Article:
Also, if your great grandfather's/father's original surname is firmly established, you can look for surname projects that specialize in it. If a relevant project exists that FTDNA knows about, they will alert you to it on the Y matches section of the My FTDNA Page of your account. (By the way, as seen on shows like "Who Do You Think You Are?", male lines with Jewish origins have sometimes had a number of surname changes/variations down through the generations as the families moved from place to place.)

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  • rucksack
    replied
    Interestingly, there is a surname of Bretthauer listed. Maybe I am optimistic to think that Britton is a possible anglicizing of it?

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  • rucksack
    replied
    Well, it could be the record of his father.

    I believe the "census" in this scenario might only refer to a passenger list or short term stay because of the Hull connection. Hull was the usual "drop off" point for ships and travelers to North America.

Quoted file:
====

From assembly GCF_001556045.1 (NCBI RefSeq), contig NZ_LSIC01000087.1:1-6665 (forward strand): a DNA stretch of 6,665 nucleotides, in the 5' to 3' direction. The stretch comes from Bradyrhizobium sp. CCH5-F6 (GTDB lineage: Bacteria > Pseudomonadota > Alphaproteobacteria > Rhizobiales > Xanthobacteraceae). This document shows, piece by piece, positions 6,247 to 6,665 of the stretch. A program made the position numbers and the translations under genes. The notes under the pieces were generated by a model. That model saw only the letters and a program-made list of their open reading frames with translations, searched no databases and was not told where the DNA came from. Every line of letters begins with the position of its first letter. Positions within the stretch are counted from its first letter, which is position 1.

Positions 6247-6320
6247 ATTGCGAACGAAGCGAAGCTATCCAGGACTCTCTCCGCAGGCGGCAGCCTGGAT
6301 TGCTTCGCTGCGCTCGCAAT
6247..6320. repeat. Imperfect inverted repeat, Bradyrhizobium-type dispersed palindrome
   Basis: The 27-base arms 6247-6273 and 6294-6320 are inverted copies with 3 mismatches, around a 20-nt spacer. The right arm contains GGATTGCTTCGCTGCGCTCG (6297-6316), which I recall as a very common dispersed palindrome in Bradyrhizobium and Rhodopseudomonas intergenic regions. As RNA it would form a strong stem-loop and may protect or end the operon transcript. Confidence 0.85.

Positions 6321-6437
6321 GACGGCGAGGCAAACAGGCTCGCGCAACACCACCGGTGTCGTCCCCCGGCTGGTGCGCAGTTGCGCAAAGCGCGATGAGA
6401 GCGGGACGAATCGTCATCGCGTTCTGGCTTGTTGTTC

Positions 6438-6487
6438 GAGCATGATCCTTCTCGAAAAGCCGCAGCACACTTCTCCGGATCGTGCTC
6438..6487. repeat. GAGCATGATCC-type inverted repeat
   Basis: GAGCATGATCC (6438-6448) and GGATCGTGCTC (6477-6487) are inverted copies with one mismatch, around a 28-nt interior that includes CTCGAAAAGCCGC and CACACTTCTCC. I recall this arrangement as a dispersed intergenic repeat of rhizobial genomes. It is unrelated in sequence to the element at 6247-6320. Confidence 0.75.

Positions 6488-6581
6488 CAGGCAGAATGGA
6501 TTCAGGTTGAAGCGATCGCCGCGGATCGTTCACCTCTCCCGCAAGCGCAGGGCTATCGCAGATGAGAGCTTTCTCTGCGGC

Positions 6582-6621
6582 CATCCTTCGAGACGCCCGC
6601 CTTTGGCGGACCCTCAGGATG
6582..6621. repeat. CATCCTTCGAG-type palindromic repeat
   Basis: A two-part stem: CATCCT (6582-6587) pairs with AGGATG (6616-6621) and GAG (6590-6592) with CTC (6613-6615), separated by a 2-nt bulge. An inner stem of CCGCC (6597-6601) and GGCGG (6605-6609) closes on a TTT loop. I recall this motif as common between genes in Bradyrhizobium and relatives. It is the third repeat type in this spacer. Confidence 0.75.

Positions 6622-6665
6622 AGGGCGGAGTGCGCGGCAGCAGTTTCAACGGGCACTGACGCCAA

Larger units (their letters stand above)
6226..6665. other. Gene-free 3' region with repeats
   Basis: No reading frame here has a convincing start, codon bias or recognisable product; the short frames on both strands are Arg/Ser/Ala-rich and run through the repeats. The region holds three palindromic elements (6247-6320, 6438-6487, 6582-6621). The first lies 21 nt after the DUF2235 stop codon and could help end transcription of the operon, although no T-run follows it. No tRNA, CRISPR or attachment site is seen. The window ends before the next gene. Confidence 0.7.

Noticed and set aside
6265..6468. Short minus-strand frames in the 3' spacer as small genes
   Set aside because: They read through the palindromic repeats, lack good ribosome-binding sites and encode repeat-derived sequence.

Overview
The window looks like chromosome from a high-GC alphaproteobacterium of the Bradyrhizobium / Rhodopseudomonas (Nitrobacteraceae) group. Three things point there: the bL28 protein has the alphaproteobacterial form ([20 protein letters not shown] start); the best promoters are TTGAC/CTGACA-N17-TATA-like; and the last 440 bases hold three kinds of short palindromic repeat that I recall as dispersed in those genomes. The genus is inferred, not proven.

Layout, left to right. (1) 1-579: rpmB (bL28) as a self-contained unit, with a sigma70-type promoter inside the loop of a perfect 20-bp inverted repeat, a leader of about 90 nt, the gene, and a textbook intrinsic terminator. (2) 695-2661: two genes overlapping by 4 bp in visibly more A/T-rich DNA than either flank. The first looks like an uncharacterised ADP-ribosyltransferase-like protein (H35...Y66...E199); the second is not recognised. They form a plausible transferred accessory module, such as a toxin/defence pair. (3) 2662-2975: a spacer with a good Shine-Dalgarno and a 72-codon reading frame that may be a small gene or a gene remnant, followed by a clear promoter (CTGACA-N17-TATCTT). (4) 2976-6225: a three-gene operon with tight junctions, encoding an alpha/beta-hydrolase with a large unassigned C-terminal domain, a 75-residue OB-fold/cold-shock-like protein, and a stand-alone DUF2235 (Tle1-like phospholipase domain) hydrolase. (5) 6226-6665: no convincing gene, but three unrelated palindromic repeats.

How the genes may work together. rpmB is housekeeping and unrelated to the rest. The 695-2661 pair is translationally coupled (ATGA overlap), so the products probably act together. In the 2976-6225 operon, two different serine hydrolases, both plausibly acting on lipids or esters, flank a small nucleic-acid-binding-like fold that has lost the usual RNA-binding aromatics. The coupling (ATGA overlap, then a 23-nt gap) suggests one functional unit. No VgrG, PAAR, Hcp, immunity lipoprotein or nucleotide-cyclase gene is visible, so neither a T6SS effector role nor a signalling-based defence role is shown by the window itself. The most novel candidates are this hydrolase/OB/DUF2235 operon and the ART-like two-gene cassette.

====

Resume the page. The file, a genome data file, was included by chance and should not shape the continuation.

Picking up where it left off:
I neglected to mention that the people I mentioned in the prior post were "Germans". They intermarried with other "Russian Germans" from the "Walter Colony" in Russia: http://erikas.cc/walter/History.htm

    http://www.lhm.org/LID/lidhist.htm

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  • Guest's Avatar
    Guest replied
    Thanks for the info - I did see that, but my g-grandfather (Abraham/Arthur) was born in 1901. Now my g-g-grandfather, Peter Britton was born in about 1869, which fits, but it still doesn't explain the Jewish history, especially with the England Census info, does it? Or is the English Census info not stating their origin?
    Christy
    Last edited by Britco; 31 January 2010, 10:51 PM.

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  • rucksack
    replied
    From Family Search.org

    Alfred Britton
    Male

    Event(s):
    Birth:
    14 JAN 1868 Odessa, , Russia
    Christening:
    Death:
    Burial:

    Parents:
    Father: William Britton
    Mother: Mary Ann Trott

    ===============================

    Alfred BRITTON Household
    Male

    Other Information:
    Birth Year <1869>
    Birthplace Odessa B S, Russia